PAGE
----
Want to make your next presentation memorable? Then get the audience involved. Tactics as simple as questions that require a show of hands can pull people out of passive-listening mode. But if you really want them engaged with your message, then interactive games could be a winning strategy.
High-tech, low-tech, sophisticated or silly, games give your audience a stake in the experience. To find the right one for your presentation, start with a few questions.
What’s my tone? If your topic is light and your audience is up for a good time, you can be humorous—even zany. Ask yourself how far you can push before it feels like “too much.” Even with a serious subject, games are still a viable option. Go for something like audience polling, and keep the approach more buttoned-up.
What’s my objective? Want to drive home a key message? Try a game that includes trivia or call and response. If you want to collect information from your audience or gauge their knowledge, then surveys or polls are a good bet. And if you just want to infuse a little fun, then go for something that gets them out of their seats, competing, and smiling.
What’s my budget? Audience response systems, touchscreens and other high-tech game interfaces are impressive if you can afford them. If not, there are plenty of options that cost little to nothing.
Once you know your goals and parameters, you’re ready to get gaming. Here are some of MPG’s top interactive games for presentations.
Classic Games – For Crest and Oral-B each year, we’re tasked with engaging people as they wait to get into our convention booth. Our objective is to help pass the time, prep them for what’s coming, and reinforce some key product messages. Dental professionals like to have fun, so we’ve done versions of Family Feud, Pictionary and even “hangman” with a Crest + Oral-B twist.
Classic games are great because nearly everyone is familiar with them. So you spend less time explaining and more time having fun.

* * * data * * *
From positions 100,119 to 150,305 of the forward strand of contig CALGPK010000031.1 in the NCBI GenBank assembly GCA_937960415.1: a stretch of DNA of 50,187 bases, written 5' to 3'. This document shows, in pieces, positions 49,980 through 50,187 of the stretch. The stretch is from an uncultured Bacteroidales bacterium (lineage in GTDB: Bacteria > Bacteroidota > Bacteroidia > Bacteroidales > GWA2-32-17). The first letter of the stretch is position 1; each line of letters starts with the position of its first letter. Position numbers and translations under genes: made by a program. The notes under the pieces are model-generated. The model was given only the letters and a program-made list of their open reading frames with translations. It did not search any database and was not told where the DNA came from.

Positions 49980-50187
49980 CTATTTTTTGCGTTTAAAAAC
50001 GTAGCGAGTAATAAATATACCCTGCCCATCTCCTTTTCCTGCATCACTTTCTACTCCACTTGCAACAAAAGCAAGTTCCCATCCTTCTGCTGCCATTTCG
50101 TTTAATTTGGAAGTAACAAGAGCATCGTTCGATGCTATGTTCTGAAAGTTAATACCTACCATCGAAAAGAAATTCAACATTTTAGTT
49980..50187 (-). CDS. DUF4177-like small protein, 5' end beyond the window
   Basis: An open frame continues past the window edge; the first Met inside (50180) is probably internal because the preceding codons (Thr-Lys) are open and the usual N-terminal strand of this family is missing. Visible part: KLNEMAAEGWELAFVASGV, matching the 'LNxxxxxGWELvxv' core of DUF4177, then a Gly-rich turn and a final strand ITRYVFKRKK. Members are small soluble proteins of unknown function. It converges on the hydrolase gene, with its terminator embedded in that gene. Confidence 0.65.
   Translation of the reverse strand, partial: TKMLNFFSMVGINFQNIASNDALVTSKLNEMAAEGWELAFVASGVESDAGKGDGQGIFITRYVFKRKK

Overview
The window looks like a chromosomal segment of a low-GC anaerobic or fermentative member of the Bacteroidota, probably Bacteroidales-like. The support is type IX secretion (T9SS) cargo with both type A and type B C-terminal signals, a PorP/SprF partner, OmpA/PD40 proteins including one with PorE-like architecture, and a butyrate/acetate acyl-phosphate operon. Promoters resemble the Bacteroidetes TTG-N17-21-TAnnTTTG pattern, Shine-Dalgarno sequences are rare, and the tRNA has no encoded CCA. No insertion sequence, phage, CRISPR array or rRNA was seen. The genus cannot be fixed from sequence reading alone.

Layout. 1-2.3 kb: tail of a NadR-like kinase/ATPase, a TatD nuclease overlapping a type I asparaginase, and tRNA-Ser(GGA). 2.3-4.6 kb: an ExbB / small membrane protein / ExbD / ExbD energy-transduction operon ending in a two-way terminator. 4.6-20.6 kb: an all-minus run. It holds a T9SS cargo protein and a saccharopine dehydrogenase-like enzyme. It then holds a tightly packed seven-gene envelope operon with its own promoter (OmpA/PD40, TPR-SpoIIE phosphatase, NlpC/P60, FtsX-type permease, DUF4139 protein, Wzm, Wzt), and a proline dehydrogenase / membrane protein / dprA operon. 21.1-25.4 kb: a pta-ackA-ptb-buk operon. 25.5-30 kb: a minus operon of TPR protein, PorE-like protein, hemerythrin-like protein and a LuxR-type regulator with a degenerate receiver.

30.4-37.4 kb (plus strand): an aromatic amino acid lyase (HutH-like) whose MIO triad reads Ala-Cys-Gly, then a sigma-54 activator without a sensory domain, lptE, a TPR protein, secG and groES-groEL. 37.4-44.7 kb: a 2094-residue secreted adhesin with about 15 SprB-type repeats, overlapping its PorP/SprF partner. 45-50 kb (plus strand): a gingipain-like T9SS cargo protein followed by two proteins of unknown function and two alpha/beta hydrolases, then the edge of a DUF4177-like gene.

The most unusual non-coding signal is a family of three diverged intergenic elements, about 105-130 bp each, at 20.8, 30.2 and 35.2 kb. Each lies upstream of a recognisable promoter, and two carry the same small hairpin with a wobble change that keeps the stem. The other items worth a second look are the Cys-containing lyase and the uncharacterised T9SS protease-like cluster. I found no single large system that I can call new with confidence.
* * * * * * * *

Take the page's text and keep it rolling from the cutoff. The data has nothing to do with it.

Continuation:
A few tips:
– Most classic games can be adapted to fit your presentation theme. Choose one based on how it engages the audience, then tweak the name, visuals and other elements.
– Most classic games require audience members to answer questions in order to score or advance. So they’re great for driving home key messages and providing jump-off points for deeper dives.
– Some classic game templates are available in Powerpoint, or they’re easy to create. For a game as simple as tic tac toe, all you need is a dry erase board.
Audience Response: These work well in more structured presentations. And with a range of technologies and costs, it’s not hard to find one that fits your budget. You can take polls or ask the audience survey questions. You can even get segments of the audience competing against each-other. Challenge yourself to be creative and make it fun.
Low-Tech, High-Impact: No money for bells and whistles? These games require little more than a good presenter and a willing audience.
– Elimination: Have everyone in the audience stand, then ask segments to sit based on criteria such as years in their profession. The last people standing should represent an achievement or point of view that your presenter can elaborate on or celebrate.
– Word of the Day: Audience members vote, by show of hands or applause, on a word or phrase that the presenter must weave into his or her remarks.
– Call and Response: Whenever the presenter says a certain word or phrase, the audience must respond with their own phrase and/or action.
– Singalong: Re-write the lyrics to a popular song, put it onscreen, then invite the audience to help sing it. For extra fun, add some choreography.
Not sure whether a game is the right approach for your next presentation? Chat with MPG. We’ll craft a strategy guaranteed to connect with your audience, then execute with excellence.